With or without WikiLeaks, Americans do not trust Hillary Clinton, and that's a great reason why she suffered a devastating loss in the 2016 U.S. presidential election.
That sums up the sentiments of incoming White House counselor and former Trump campaign manager Kellyanne Conway as she reiterated that they did not really need WikiLeaks to convince the American public that " they did not like Hillary, they did not trust her and that they did not find her honest".
Conway is far from exaggerating as the issues about Hillary were already out there during the campaign- controversies and nagging questions that haunted her, which she herself has created in the first place. Issues such as her using a private email server to send and receive sensitive classified information crucial to national defense which even became the subject of FBI and DOJ investigations, conflict of interest with her family-run Clinton Foundation and her previous post as Secretary of State that has resulted to an official probe, receiving donations from foreign sources with questionable reputations like dictators and human rights violators, failures on foreign policy as Secretary of State, lying about Benghazi, speeches for elite businessmen that paid her exorbitant rates where she admitted to having dual and contrasting public and private positions on burning issues, bullying and oppressing women her husband Bill had affairs with, among so many other red flags about Hillary. All these would still be discussed and logically exploited during the campaign because most of these issues were already on record, anyway. At most, WikiLeaks merely added more validation to what is already confirmed in people's minds: that Hillary could not be trusted. Besides, Hillary would have still faced the same inescapable issues even if her opponent did not turn out to be the firebrand Donald Trump.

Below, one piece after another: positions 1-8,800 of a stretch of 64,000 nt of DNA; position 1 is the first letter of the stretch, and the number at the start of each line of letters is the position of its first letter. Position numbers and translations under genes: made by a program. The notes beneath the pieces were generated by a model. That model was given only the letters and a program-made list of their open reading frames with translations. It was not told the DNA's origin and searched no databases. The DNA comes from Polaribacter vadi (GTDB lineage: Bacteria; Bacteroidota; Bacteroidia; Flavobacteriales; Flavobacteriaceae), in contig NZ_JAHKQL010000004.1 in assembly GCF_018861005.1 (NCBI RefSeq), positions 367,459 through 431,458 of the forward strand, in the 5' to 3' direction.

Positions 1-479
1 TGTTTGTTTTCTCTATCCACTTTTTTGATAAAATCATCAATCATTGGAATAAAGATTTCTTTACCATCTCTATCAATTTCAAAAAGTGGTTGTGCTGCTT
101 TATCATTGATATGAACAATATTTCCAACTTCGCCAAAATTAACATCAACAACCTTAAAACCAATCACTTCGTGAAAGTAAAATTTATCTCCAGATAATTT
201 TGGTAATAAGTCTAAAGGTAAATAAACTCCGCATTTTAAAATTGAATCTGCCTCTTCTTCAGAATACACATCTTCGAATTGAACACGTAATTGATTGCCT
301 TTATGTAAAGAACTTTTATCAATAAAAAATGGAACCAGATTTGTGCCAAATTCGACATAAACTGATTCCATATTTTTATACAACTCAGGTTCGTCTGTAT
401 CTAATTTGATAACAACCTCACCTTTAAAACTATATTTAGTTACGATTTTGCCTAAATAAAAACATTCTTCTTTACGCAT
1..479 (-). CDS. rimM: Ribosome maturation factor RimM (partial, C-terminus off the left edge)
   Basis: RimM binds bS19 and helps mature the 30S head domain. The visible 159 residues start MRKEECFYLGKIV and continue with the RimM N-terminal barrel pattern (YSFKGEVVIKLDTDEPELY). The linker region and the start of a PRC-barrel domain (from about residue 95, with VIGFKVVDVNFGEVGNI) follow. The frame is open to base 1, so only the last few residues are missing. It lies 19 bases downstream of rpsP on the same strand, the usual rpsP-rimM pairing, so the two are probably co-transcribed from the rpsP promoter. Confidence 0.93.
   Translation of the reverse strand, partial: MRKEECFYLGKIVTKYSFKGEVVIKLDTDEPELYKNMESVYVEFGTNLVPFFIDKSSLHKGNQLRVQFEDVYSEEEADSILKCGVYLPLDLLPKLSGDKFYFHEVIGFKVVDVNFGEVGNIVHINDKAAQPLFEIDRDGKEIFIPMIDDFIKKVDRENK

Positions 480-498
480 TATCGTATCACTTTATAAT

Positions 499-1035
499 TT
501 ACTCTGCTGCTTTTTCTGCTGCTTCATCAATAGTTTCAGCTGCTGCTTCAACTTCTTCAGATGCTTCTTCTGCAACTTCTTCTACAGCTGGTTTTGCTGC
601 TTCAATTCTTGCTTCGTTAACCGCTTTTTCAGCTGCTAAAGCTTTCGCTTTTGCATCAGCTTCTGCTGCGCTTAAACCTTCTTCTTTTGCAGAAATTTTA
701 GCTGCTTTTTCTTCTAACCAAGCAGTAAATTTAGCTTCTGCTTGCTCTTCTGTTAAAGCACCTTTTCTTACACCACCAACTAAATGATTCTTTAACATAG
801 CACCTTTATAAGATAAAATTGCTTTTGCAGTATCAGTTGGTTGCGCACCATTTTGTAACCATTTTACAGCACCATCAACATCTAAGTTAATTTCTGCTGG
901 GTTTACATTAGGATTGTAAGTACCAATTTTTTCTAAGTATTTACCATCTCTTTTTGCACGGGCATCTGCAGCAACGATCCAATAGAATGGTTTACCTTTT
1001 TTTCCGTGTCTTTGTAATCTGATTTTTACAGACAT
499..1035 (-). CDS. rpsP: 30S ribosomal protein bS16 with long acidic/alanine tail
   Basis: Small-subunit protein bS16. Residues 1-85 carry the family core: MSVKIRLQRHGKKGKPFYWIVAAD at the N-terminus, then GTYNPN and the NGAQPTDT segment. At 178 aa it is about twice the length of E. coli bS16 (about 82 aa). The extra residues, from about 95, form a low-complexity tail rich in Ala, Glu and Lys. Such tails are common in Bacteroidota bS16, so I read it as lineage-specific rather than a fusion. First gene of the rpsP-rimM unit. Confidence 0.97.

It was also not the fault of WikiLeaks that Hillary just did not have the charm and positive energy and vibrance to inspire voters as people refused to flock to her rallies in contrast to the massive crowds that Trump's rallies attracted. WikiLeaks can also not be blamed if Hillary failed to rally enthusiasm to her campaign from her own suposedly already secured following- the Democrats- especially millennials and minorities, two forces that came out strong before for President Barack Obama.
Conway also pointed out that assuming there were indeed efforts by Russia to interfere in the election, in the end, they failed to to carry out this supposed objective.
WikiLeaks published during the campaign hacked emails of Hillary's campaign chairman John Podesta and from the Democratic National Committee. The whistle-blower site founder Julian Assange has repeatedly denied that Russia was their source for the hacked emails.
The U.S. intelligence community published a report that concluded Russian president Vladimir Putin ordered to influence the election and help Trump win, but curiously the report did not assess the impact of Russia's supposed actions on the election outcome.